Love Always


Day 30: What’s Next?


What is the next step for you?

My mother would love to know the answer to that one. I’ve spent the last year and a half trying to figure it out. I have no idea where I’m going to be in 6 months time. All I know is I will have graduated, I will still be writing and I will be working on my first novel. So what’s next for Chido Muchemwa?

Honors Thesis

My last semester of college will be dominated by Honors Thesis, a project that seems to grow bigger and bigger everyday. It’s about Zimbabwe fiction and censorship, but I frequently find myself studying Orwell and finding parallels with situations in Nazi Germany and Soviet Russia. Despite complaining all the time about it, I’m loving working on a thesis. I really think every Senior student should be required to complete some sort of individual project. It’s a wonderful way to take all you’ve learnt in the last four years and turn it into something meaningful to you. Plus, you’ll be surprised by just how much you’ve learnt.

Graduation and Beyond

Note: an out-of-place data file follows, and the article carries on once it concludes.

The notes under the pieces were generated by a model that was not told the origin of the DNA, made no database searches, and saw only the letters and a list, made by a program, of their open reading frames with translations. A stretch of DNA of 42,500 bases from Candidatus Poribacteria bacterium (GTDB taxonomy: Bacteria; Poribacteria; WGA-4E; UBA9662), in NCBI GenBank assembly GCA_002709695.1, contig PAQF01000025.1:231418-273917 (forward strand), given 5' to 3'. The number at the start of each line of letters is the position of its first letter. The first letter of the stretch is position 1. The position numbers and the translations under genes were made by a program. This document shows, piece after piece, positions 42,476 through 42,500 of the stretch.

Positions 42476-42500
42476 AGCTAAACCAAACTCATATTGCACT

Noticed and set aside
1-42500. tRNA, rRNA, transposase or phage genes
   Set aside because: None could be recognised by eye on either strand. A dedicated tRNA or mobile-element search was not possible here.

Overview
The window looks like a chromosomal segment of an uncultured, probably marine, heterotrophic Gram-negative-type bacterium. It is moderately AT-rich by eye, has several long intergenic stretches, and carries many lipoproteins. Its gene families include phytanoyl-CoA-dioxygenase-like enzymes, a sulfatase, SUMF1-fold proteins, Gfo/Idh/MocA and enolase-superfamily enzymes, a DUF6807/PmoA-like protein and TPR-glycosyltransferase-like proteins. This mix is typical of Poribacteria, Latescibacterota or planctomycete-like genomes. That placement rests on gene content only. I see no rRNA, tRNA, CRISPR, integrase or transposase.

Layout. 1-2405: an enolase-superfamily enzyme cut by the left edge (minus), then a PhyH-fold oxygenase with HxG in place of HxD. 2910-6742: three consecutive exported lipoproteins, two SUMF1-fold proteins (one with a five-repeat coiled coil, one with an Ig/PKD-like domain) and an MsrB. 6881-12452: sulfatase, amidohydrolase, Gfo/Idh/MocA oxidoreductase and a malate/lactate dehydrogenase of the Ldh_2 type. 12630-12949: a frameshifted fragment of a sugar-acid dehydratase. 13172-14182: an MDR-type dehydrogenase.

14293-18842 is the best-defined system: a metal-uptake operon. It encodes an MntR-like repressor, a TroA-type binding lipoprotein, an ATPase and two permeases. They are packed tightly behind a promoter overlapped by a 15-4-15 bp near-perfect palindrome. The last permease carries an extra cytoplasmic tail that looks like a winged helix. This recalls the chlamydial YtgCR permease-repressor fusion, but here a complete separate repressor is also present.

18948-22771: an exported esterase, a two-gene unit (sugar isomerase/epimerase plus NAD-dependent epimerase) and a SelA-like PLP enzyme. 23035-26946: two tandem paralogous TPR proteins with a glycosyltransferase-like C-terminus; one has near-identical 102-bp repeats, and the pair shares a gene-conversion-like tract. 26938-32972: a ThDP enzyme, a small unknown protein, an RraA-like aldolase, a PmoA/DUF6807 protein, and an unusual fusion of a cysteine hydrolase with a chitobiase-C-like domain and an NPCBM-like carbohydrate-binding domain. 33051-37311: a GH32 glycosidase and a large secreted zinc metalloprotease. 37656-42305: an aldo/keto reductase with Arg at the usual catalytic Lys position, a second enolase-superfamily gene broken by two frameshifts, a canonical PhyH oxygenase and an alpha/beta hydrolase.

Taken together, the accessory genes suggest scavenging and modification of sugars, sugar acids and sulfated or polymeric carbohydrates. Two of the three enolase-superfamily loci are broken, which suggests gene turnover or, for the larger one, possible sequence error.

My undergraduate career is finally coming to an end and I have to admit I’m starting to get really excited. Sure, I haven’t decided what I’ll do next. I don’t know what career I’ll pursue. I’m not sure if I’ll go to graduate school. I’m not even sure what part of the world I’m going to living in. The only decision I’ve made is that I won’t be staying in Texas. I love my Texans dearly, but I think I’m ready for a new scene. There are only so many 100 degree summers I am willing to tolerate. I also think it might be time for me to start my first novel. I’ve been carrying the idea in my head for 5 years now. It’s time to let that story see the light of day.

Curious Chido